A Class C Motorhome is a great choice for camping. It’s one of the most popular campers with families. Sleeping up to 10 people, it’s more affordable than a Class A motorhome and can be as large as a Class A, but more compact.

These are built on the chassis of a commercial van and usually have a raised roof, with a bunk over the cab. The driver and passenger sit in front while the kitchen and sofa area take over the back portion of the motorhome.

Some of these RVs can be used as standard motorhomes or even primary residences! They are perfect for traveling around in style without sacrificing any comfort.

Towable Trailers (Towed behind an SUV or truck; medium size)

Towable trailers are towed behind a vehicle. One of the advantages of this type of RV is that it tends to be easier to set up and take down than other types. If you have an SUV or truck, this could be a good option for you. Towable trailers come in a variety of shapes and sizes, but one of their main advantages is flexibility. There are generally 1-2 bedrooms, but some can sleep up to three families comfortably! They may also have slide-outs (a section that can extend outwards from the side), which increases usable space inside your camper. You will want to make sure you have room for storage on your vehicle’s hitch after you add the trailer.

Fifth Wheel Trailer (Medium size; towed with a trailer hitch in a truck bed)

If you’re a fan of pickup trucks and don’t want to leave your truck at home, a fifth wheel could be the perfect choice for your family. Fifth wheels are a type of travel trailer that attaches to the bed of a pickup truck with a kingpin hitch. They offer more amenities than most other RVs, plus have greater storage capacity, making them ideal for long-term road trips.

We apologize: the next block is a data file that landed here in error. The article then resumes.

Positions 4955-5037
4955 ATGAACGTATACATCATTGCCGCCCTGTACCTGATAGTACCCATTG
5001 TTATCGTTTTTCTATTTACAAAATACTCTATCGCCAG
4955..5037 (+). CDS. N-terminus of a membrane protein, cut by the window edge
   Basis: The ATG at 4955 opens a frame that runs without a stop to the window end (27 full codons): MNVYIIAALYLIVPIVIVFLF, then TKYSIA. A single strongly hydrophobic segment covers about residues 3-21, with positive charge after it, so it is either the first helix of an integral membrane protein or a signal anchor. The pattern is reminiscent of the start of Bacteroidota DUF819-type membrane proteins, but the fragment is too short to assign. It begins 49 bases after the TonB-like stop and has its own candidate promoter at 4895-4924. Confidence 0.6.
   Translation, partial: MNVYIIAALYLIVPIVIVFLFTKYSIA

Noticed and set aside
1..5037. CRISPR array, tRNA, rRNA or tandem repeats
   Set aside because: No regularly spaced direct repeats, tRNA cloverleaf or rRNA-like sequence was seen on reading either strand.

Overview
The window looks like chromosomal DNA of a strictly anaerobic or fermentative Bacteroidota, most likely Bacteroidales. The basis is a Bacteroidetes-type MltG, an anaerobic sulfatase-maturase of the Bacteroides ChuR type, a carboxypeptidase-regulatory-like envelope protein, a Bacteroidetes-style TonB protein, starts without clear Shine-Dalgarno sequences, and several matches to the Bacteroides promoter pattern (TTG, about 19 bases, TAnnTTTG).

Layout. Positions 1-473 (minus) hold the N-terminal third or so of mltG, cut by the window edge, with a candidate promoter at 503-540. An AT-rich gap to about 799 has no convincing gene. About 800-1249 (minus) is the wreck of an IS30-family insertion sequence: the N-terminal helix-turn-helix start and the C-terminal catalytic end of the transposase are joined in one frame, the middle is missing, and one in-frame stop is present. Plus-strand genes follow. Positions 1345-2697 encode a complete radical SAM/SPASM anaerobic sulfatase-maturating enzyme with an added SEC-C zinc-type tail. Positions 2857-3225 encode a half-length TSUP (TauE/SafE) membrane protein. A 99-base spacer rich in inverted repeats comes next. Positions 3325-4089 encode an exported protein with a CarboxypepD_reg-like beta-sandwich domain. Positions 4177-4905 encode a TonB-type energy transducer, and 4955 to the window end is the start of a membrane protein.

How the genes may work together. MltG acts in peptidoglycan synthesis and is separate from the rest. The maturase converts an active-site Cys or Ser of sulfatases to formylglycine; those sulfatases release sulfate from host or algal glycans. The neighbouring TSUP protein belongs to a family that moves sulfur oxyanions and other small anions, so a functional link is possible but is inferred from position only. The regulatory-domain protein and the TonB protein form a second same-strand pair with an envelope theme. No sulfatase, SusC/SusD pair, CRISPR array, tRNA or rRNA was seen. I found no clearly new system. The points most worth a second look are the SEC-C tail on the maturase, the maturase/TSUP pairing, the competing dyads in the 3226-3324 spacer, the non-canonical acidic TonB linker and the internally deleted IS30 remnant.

Prep Your Vehicle for the Journey

Before you leave, be sure to have your vehicle serviced by a mechanic to ensure that everything is working properly – from auto body work and auto tinting to suspension checks. There is nothing worse than being stranded on the road with a broken-down RV while traveling with children. You’ll also want to make certain that you have all of the proper equipment, including a portable toilet, extra gas cans, and first aid kits.

You should also prepare yourself for what may come your way. Review the list below of items to pack for your vacation:

  • Sunscreen and insect spray
  • Extra Gas Cans
  • First Aid Kits (for both humans and pets)
  • Portable Toilet for use when campgrounds are full or closed down at night time

In addition to packing all these things prior to departure, you should also make sure you have a good supply of food and water before leaving home so that there will be no need for running back into town again mid-trip just because someone forgot something important like milk or bread!

Pack the Essentials

  • Clothing – You’ll want to pack clothes for all types of weather, especially if you’re exploring the great outdoors. Make sure you have enough socks and underwear for each person in your party. Don’t forget rain gear and swimsuits!